Sometimes the commercial breaks during a big game provide more entertainment than what happens between the lines. Iconic Sports Commercials is a Yahoo Sports series highlighting some of the most unforgettable spots, from how they were conceived, to behind-the-scenes tales from the set, to what made them so influential.
Mean Joe Greene’s ‘Hey kid, catch!’ | Michael vs. Larry | Chicks Dig the Long Ball | Lil’ Penny | Tiger Woods’ ‘Hacky Sack’ | Charles Barkley: ‘I am not a role model’ | Bo Knows | Mars Blackmon | Grandmama
How it came about
On the elevator ride up to Larry Johnson’s swanky Dallas apartment, Pete Favat’s heart raced like he had just run a six-minute mile.
He wondered what he could possibly say to coax a 6-foot-6, 250-pound basketball phenom into dressing up like an old lady for a national ad campaign.
It was only days before Charlotte would take Johnson with the No. 1 pick in the 1991 NBA draft, and shoe companies were already circling the heralded former UNLV star. Converse sent Favat to Dallas to show Johnson in person the campaigns it intended to build around him if he agreed to an endorsement deal.
At that time, Converse was one of a handful of second-tier brands fighting for Nike’s scraps in the fiercely competitive basketball footwear market. Stodgy, risk-averse leadership had long relied on marketing and design strategies of a bygone era, contributing to Converse falling behind its wealthier, more innovative competitors.
“I once had to make up T-shirts for a dealer conference at Converse that said, ‘I am not the target market,’” Favat said. “It was a bunch of older guys who had grown up before Larry Bird and Magic Johnson and were still looking at basketball in their terms. Plus there wasn’t a lot of diversity at Converse either. Put it that way.”
Recognizing that Converse needed to freshen up its image and draw attention away from its competitors, new vice president of marketing Joanna Jacobson asked the company’s ad agency to come up with a bold, splashy campaign with Johnson as its centerpiece. The most audacious suggestion from Favat and partner Rich Herstek introduced Converse’s lightweight Aero-Glide basketball shoes by putting a funny twist on a familiar expression.
The script called for Johnson to show viewers the shoes and say, “They’re so light and so fast my Grandmama can whoop you in them.” Johnson would then prove that by morphing into his slam-dunking, elbow-throwing, gold-toothed septuagenarian alter ego.
Not only did Grandmama wear a flower-print dress and gray wig, she also rocked accessories like a pillbox hat, cat-eye glasses and gaudy jewelry. Johnson resembled a churchgoing elderly woman from head-to-toe, except for the black and teal Aero-Glides on his feet.
“It made sense for us to do something like ‘Grandmama’ because the competition at the time was Michael Jordan,” Herstek said. “No human being could beat Michael Jordan, so we had to travel to the land of fantasy instead.”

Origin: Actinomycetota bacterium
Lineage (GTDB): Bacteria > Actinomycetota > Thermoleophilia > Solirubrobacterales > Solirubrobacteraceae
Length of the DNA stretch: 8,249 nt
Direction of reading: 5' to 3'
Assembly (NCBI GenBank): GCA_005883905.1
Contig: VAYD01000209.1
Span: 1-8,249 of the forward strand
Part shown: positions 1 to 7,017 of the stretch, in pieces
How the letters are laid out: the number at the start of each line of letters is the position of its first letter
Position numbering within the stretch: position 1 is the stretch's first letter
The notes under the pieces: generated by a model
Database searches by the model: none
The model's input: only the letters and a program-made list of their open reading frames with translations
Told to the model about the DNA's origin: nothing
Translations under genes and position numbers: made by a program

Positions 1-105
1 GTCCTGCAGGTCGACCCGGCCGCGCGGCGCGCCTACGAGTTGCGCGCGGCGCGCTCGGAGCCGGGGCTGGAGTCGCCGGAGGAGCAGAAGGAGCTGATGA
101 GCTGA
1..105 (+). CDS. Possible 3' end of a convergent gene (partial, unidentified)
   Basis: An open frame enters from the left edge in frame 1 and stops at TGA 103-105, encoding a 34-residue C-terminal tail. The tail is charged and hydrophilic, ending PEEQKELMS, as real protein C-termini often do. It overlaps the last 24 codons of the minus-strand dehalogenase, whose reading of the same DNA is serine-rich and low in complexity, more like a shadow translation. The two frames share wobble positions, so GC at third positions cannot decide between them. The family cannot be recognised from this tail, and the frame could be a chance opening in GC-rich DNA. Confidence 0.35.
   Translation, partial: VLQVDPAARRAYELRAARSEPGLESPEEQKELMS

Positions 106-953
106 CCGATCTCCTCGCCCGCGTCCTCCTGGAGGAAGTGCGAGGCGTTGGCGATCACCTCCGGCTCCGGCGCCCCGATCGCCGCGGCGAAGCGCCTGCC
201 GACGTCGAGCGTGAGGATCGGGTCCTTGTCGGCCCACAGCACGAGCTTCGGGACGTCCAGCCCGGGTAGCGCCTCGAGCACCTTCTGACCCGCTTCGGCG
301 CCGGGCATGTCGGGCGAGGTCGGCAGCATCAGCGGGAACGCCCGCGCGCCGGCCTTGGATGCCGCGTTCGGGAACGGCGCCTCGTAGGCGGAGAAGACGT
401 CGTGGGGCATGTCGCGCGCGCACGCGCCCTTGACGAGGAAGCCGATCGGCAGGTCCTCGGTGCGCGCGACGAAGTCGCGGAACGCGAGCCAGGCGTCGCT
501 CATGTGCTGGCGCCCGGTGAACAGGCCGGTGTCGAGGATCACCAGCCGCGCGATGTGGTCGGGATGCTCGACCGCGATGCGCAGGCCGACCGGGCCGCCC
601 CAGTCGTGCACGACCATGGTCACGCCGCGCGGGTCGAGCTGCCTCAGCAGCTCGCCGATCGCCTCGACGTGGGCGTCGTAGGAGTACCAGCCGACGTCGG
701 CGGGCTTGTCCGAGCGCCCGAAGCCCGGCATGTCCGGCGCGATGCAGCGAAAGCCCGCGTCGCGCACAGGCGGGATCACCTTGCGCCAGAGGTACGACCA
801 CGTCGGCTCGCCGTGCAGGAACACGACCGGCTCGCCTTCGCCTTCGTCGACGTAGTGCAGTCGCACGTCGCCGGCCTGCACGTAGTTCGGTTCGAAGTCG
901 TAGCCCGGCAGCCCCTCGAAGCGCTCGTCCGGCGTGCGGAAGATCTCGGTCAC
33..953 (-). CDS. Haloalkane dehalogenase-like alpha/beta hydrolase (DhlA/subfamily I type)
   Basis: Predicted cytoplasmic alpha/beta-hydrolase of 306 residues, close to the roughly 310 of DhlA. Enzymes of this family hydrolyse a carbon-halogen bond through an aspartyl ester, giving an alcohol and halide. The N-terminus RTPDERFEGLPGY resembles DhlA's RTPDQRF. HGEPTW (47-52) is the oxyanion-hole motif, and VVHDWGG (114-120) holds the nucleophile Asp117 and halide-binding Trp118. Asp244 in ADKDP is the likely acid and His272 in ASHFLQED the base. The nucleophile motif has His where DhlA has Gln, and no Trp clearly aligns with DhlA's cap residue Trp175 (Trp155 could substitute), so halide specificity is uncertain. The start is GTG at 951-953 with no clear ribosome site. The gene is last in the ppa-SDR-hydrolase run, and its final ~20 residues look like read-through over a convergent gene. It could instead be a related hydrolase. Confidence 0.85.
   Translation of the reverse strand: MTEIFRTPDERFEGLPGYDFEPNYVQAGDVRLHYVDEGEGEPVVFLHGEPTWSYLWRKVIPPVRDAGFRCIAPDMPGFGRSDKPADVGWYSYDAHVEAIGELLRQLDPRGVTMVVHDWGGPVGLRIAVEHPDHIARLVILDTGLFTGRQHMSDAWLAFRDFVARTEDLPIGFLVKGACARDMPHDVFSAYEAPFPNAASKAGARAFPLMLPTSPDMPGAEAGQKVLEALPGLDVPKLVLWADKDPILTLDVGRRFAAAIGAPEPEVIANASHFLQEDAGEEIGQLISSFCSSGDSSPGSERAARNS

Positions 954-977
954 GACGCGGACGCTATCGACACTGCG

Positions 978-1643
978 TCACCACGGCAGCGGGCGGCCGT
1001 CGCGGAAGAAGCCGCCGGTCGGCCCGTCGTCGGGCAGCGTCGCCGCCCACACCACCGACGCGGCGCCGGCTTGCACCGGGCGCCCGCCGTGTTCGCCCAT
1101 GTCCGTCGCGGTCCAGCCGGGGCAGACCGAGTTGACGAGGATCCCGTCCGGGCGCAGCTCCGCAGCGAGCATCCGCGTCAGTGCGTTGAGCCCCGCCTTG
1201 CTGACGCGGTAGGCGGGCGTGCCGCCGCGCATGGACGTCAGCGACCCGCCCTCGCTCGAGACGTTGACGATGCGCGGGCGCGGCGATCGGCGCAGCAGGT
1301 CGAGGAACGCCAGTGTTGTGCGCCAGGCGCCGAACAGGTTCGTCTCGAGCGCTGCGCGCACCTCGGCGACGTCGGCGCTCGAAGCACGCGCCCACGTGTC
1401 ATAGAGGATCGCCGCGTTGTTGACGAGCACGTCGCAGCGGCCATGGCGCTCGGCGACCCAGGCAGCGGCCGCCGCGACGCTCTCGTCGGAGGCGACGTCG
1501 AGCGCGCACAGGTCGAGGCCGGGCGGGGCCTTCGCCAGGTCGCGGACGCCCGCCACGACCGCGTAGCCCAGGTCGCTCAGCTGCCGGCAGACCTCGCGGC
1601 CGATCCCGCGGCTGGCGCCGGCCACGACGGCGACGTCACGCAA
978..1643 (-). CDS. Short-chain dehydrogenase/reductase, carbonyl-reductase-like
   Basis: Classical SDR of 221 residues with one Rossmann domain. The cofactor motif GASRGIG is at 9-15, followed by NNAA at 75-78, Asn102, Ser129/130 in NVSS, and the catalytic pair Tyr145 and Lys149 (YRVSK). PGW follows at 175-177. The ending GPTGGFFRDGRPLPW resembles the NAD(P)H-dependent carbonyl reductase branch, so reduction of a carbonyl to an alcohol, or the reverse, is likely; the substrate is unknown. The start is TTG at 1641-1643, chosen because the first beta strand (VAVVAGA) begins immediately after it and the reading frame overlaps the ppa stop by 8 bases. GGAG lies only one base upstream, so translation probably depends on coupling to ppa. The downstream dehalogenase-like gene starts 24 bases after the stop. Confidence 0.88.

From the start, Favat feared Converse’s biggest hurdle would be getting Johnson on board with wearing a dress. Without the prized rookie’s approval, the Grandmama campaign would never make the leap from a storyboard to a TV screen.
When Favat began his presentation inside Johnson’s apartment, he opened with another idea that he and Herstek had for a commercial, one that had the rookie co-starring alongside Larry Bird and Magic Johnson. Only after completing that pitch did Favat direct Johnson’s attention to a second storyboard still face down on the table.
“Before I get to this next idea, I’ve seen how big and fast you are,” Favat told Johnson. “I’m about flip this board over and if you don’t like it, I’m going to throw it at you and run for the elevator in time to get the hell out of here.”
His warning complete, Favat then turned over the board to reveal a photo of jazz singer Ella Fitzgerald posing in a fancy hat, a knee-length dress and vintage glasses. Favat explained that Converse wanted to dress Johnson up like that and have him demolish other NBA players while disguised as an old lady.
“I was ready for him to punch me,” Favat recalled.
Replied Johnson instead, “I’m in. Let’s do this.”
Impact on pop culture
The first time Herstek fully realized the popularity of the campaign he helped create, the Charlotte Hornets held a night in Johnson’s honor during his rookie season.
Twenty-four thousand fans received Grandmama masks when they entered the Charlotte Coliseum
“Everybody in the stands had a big gold-toothed grin, a pillbox hat and a gray wig,” Herstek recalled. “For those of us who worked on the campaign, that was a fun night.”
At the height of the campaign during the early 1990s, Grandmama was a full-fledged national phenomenon. Johnson won the NBA’s Rookie of the Year award in 1992 and made the Eastern Conference all-star team in 1993 and 1995, yet you’d hear more fans and SportsCenter anchors refer to him by Grandmama than by his given name.
In 1993, Grandmama even guest-starred on an episode of Family Matters. When Steve Urkel’s brother partners with someone else for a 2-on-2 basketball tournament, he turns to Grandmama to help him get revenge.